The Central Bank of Nigeria (CBN) has warned Deposit Money Banks (DMBs) against the practice of circulating composed banknotes which is part of their deposits with the apex bank.
The CBN has expressed concerns over the increasing number of these composed banknotes which the members of the public usually request for their replacement.
Composed banknotes are mutilated currency notes that comprise of several parts of different banknotes of the same denomination. The parts of such currency notes are usually put together with the intention of receiving value
The warning by the CBN is contained in a circular titled, ‘Treatment of Composed Banknotes’, issued to all deposit money banks on March 31, 2022, and signed by the apex bank’s Director, Currency Operations Department, and can be seen on its website.
Umar in the circular said that the existence of such banknotes in the economy falsifies the true value of the currency in circulation and could also be avenue for fraudulent activities.
What the CBN is saying in the circular
The CBN noted in the circular which is to take effect from April 1, 2022, that violation of this directive by any deposit money bank will attract a penalty of 400% of the value of the banknote on such financial institution.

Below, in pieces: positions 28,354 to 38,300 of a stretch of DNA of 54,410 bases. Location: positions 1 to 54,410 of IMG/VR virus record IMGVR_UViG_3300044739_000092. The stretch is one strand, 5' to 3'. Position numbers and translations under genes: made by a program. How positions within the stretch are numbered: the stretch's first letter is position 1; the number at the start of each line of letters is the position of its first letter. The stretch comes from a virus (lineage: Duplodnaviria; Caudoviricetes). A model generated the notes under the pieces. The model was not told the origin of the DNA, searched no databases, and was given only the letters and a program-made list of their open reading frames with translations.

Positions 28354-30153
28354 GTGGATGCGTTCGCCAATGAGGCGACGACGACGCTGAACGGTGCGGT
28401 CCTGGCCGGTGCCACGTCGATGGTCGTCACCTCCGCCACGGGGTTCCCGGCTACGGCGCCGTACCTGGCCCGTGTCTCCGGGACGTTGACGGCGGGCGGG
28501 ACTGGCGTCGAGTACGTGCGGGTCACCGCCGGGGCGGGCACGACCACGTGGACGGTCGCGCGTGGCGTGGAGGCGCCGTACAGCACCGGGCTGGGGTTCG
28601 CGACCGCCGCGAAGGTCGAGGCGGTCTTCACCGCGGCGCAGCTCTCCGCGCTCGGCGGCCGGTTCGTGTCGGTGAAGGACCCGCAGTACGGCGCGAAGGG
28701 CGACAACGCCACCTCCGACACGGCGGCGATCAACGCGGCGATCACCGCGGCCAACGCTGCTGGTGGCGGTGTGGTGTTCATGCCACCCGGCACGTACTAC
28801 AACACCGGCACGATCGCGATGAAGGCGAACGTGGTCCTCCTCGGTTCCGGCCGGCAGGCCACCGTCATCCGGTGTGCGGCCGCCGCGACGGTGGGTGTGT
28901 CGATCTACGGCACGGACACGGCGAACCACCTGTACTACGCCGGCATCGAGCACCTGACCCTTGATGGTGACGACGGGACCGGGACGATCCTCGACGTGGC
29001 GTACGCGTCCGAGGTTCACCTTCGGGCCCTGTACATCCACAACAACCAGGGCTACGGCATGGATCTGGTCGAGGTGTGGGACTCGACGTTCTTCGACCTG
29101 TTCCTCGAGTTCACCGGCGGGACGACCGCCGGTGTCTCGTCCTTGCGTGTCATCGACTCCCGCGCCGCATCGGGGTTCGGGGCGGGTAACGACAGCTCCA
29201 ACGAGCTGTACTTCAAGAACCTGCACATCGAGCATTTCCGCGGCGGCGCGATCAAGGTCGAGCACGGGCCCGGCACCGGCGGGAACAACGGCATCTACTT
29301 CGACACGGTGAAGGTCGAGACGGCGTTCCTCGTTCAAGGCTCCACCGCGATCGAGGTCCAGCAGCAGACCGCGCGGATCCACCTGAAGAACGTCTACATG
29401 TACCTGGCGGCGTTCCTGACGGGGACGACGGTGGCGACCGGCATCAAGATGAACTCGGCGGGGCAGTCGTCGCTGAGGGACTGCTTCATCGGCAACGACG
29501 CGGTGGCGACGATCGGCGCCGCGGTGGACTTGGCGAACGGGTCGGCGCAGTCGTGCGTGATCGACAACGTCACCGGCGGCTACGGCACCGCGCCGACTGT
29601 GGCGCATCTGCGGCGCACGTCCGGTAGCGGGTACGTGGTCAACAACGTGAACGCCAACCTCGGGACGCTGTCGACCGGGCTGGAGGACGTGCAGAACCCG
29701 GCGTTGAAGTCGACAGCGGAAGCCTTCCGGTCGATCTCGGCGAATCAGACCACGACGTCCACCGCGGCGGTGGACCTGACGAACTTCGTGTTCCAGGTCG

The circular from the CBN reads, “The management of the CBN observed with concern the increase number of composed banknotes deposited by DMBs and request for replacement of such banknotes by members of the public.
“The existence of composed banknotes in the economy falsify the true value of currency in circulation, and can also be avenue for fraudulent activities.
“Consequently, any composed banknote discovered in the deposit of DMBs shall attract penalty of 400 per cent of the value.
‘’This circular takes effect from 1st April 2022.’’
What you should know
- The apex bank has been at the forefront of the fight to end the circulation of bad and mutilated currency in the financial system.
- In February 2022, the CBN said that about 100 tonnes of bad naira notes were generated as waste and destroyed weekly through open air burning at its 12 disposal centres across the country.